Period budgets
Budgets are usualy developed for
a specified period of time.

Short range budgets cover a,

Quarter or
Rolling budgets
Rolling budgets are continually updated by periodically adding a new time period or starting point.

The last period that is completed is dropped & the new period starts.

This is also known as a continuous budget.
Master budgets
A master budget is a combination of all budgets of an organisation.

Dealing with all phases of the operations of the business for particular period of time.
Master budgets
A master budget would cover,

1. Sales, production costs, purchases & incomes


2. Pro forma financial statements

Mast budgets
The master budget can be divided into two main sections,

1. Operational Budget


2. Financial Budget

Master budgets
Operational Budgets
include the following,

Sales Budget
Production Budget
Direct Material Purchases Budget
Direct Labor Budget
Overhead Budget
Selling and Administrative Expenses Budget
Cost of Goods Manufactured Budget
Master budget
Financial Budgets
include the
Schedule of Expected Cash Receipts from Customers
Schedule of Expected Cash Payments to Suppliers
Cash Budget
Budgeted Income Statement
Budgeted Balance Sheet
Sales budget
AB Trading
Sales budget
for the March quarter 2008

Jan Feb March Total
Sales- Cash
56,000 56,000 56,000 168,000
Sales- Credit
14,000 14,000 14,000 42,000

Total $
70,000 70,000 70,000 210,000

Sales budget
Sales are the main source of income for trading.

This is what has been bought by customers of the business.

Cash flow of the business is dependent on sales.
Sales budget
A sales budget is an
of the amount of sales to be achieved in a given period of time.

Such as,
Half yearly or a
Full year
Sales budget
The four quarters that make up the year are:
January, February and March
April, May and June
July, August and September
; and
October, November and December

A quarter is often shown with its relevant year, as in Q1 2012 or Q1/12, which represents the first quarter of the year 2012.
Revenue Budgets
budgets are
of income of an organisation for a set period of time.

Consider a manufacturing company that produces concrete pipes.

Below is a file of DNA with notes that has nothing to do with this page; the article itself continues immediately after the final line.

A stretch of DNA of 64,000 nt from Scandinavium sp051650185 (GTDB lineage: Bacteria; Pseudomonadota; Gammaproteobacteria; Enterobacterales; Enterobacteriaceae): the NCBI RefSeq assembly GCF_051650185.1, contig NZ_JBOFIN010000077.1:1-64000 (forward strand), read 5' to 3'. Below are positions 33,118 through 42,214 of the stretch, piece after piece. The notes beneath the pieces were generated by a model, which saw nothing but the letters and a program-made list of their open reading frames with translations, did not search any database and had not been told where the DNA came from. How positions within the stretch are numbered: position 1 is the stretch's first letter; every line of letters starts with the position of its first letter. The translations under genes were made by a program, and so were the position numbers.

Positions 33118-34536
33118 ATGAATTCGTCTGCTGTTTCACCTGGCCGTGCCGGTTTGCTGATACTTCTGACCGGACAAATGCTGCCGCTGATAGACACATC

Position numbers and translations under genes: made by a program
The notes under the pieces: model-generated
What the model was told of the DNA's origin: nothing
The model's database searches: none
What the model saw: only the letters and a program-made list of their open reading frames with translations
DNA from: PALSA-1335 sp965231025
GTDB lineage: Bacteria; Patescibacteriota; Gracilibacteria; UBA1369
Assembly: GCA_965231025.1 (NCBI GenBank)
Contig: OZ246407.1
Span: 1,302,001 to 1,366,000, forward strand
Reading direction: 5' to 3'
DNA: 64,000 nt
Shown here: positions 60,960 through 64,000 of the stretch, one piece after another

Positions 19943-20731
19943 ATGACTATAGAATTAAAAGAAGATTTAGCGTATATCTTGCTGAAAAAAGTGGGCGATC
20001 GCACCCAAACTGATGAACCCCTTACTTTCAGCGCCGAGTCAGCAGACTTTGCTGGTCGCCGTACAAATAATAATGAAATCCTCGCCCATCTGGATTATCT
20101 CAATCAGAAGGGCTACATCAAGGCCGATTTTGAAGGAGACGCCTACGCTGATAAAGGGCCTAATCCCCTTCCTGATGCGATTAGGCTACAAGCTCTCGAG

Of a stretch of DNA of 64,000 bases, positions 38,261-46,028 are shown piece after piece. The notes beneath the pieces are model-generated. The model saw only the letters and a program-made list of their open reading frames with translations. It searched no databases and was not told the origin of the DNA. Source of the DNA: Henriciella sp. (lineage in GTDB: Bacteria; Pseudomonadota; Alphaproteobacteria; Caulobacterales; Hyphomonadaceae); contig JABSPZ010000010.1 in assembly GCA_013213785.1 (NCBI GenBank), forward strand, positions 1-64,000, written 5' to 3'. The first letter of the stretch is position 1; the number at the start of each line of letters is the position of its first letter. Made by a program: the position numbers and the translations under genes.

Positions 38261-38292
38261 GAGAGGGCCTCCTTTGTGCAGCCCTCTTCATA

It need to estimate the number of concrete pipes it will sell so that it knows how many to produce.

This in turn will specify the following,

1. Materials needed
2. How many employees required (& skills)
3. Production hours required


Operating budgets
Operating budgets are estimates on activities that will
effect profit.

For example,

A manufacturing company that produces concrete pipes, some of the operating budgets would be as follows;

1. Production budget
2. Direct materials budget
3. Factory overhead budget
4. Cost of goods sold budget (Cogs)
5. Cash budget
How to read a profit and loss statement
The following figure presents a P&L report for a profit center example that classifies operating expenses according to how they behave relative to sales activity.

The detailed expenses under each major heading are not presented in the P&L report itself.
Instead, this information is presented in supporting schedules that supplement the main page of the P&L report.

How to read a profit
and loss statement

The P&L report shown in the figure includes sales volume, which is the total number of units of product sold during the period.

The accounting system of a business has to be designed to accumulate sales volume information for the P&L report of each profit center.
How to read a profit
and loss statement

How to read a profit
and loss statement

another example

Raw materials $215 $32,250,000

($215 x 150,000 units)

Direct Labour $125 $18,750,000

($125 x 150,000 units)
Calculations on example
Calculations on example
To 40,000 units inventory increase ($247,600,000)

($690 x 40,000 units)

To 110,000 unit sold $75,900,000

($690 x 110,000)

Questions &
A Peacock in a land of Penguins